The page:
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China launches pilot programme to reform turnover tax regime


China this week released details of its pilot programme to reform its turnover tax regime.

The measures, to be piloted in Shanghai from January 1 2012, will see VAT and business tax merged into a single tax. As such, it will shift the burden of taxation from businesses to consumers and will be a welcome step for corporate taxpayers.

"This reform will have far-reaching implications for domestic and foreign suppliers of goods and services in China, affecting overall tax burdens and the allocation of tax burdens in the supply chain and in some cases prompting changes in business models that suppliers have adopted for China," said Jon Eichelberger of Baker & McKenzie.

VAT rates, at present 17% and 13%, will be cut for a number of different industries.

Transportation services will have their rate reduced to 11%, while R&D, IT, cultural, creative, logistic, ancillary, certification and consulting services will all have their rates slashed to 6%.

Leasing of tangible movable property will remain at 17%. Financial services, real estate and construction services will remain outside the scope of the reform, although provisions have been made to incorporate financial services into the VAT system in the future.

Issues may arise over what tax is due where in cases where it is difficult to determine where services take place while the reform remains limited to the Shanghai pilot.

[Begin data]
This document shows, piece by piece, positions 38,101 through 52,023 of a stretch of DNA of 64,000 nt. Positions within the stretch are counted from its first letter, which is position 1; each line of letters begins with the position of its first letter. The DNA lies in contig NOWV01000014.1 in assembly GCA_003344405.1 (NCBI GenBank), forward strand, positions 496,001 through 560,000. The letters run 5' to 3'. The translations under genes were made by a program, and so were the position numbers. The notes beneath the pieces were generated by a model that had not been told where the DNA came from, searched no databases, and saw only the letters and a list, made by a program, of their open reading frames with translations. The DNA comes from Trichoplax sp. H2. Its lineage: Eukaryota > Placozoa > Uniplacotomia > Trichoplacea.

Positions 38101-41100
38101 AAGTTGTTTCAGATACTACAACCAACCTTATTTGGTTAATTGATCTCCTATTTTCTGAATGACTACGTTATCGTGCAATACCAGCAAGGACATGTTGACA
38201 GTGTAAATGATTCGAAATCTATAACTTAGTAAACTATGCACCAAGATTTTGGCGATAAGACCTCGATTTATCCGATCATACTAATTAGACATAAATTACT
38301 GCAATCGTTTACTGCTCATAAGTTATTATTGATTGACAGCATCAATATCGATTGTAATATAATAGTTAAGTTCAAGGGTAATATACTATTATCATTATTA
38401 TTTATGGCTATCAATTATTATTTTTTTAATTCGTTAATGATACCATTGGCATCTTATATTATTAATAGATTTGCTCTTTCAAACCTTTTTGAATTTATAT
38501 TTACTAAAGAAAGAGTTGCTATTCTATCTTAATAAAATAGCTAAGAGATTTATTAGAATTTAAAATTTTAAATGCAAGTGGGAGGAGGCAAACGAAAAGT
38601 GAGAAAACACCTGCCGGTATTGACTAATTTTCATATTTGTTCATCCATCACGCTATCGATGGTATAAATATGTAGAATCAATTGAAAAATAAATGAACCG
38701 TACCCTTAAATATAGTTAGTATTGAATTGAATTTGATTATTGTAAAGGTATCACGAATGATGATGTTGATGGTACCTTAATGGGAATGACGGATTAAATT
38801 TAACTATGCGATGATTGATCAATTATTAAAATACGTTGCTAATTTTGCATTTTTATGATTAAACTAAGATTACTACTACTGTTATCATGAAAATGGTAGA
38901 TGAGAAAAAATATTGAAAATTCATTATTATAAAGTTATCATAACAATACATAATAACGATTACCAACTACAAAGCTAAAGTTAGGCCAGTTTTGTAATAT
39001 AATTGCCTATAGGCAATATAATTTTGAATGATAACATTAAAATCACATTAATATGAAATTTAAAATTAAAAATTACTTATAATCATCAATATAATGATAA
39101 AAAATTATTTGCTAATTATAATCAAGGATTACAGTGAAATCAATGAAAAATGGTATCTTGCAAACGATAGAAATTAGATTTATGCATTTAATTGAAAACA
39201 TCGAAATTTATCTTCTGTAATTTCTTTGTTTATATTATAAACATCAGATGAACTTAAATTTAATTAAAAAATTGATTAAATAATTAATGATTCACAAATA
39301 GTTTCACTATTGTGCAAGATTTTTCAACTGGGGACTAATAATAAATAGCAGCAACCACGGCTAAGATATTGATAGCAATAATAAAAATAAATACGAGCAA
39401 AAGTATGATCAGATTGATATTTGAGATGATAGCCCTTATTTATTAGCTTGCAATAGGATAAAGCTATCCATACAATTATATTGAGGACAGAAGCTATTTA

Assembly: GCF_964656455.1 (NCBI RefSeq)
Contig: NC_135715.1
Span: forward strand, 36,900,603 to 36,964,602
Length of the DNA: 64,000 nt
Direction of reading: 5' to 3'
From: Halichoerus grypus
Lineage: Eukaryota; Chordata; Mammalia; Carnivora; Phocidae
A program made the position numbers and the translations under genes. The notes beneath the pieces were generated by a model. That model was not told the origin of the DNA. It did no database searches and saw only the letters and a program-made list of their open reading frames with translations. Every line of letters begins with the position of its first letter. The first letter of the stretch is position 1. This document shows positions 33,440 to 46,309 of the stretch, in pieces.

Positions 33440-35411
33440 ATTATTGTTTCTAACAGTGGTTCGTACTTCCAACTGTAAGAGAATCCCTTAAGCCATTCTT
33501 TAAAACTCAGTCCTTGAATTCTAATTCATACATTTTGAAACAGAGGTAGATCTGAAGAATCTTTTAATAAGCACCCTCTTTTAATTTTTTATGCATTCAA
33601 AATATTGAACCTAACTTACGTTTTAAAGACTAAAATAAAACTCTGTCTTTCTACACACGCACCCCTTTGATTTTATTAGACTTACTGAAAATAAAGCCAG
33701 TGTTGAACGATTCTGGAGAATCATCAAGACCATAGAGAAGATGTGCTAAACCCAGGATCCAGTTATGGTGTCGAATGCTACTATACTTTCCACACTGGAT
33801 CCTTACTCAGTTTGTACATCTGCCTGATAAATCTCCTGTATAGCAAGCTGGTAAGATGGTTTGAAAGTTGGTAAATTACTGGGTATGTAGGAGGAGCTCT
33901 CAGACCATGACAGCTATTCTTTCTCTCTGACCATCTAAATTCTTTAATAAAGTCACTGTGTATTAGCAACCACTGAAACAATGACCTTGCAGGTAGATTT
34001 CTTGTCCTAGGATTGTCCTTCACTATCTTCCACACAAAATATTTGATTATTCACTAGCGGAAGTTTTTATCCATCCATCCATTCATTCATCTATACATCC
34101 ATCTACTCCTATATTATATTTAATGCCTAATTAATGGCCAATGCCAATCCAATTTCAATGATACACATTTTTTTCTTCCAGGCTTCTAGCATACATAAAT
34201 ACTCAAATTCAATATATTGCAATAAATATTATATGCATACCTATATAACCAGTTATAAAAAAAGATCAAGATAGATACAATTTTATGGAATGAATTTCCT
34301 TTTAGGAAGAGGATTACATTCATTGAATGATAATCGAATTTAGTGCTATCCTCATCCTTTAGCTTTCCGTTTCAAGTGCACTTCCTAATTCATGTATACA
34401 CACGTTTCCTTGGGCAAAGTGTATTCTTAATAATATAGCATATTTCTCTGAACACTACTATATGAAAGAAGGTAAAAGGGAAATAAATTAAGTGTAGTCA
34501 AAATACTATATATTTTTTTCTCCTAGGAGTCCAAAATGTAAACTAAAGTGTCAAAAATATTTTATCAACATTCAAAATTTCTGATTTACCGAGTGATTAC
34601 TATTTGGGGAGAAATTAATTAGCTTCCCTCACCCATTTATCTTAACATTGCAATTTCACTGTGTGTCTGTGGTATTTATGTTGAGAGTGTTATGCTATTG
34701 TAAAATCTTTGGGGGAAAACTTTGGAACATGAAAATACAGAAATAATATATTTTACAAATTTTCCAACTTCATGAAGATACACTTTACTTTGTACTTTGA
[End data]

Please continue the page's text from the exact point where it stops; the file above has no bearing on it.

“Quite clearly, businesses subject to the pilot program need to actively engage both internally with key stakeholders, and externally with their advisers, to prepare for the reforms,” said an alert from KPMG.

Despite the geographical limitation of the pilot programme, and its limitation to certain industries, it is expected to inform nationwide reform.

VAT incentives for software

The Chinese tax authorities have also defined the scope of indirect tax incentives that have been put in place to encourage the country's IT sector.

The State Administration of Taxation (SAT) has previously granted VAT refunds, or preferential rates of VAT, on software products. However the impact of these incentives has been limited by a lack of clarity about what counts as a software product.

Circular 100, which applies retrospectively to the beginning of the year, has made clear that VAT refunds apply to computer software and information systems, but also to embedded software - software that is designed for machines such as aircraft, cars and other hardware whose function is not primarily that of a computer.

At the same time, there remains some ambiguity as to whether software companies are liable to pay corporate tax on the VAT refunds they receive.

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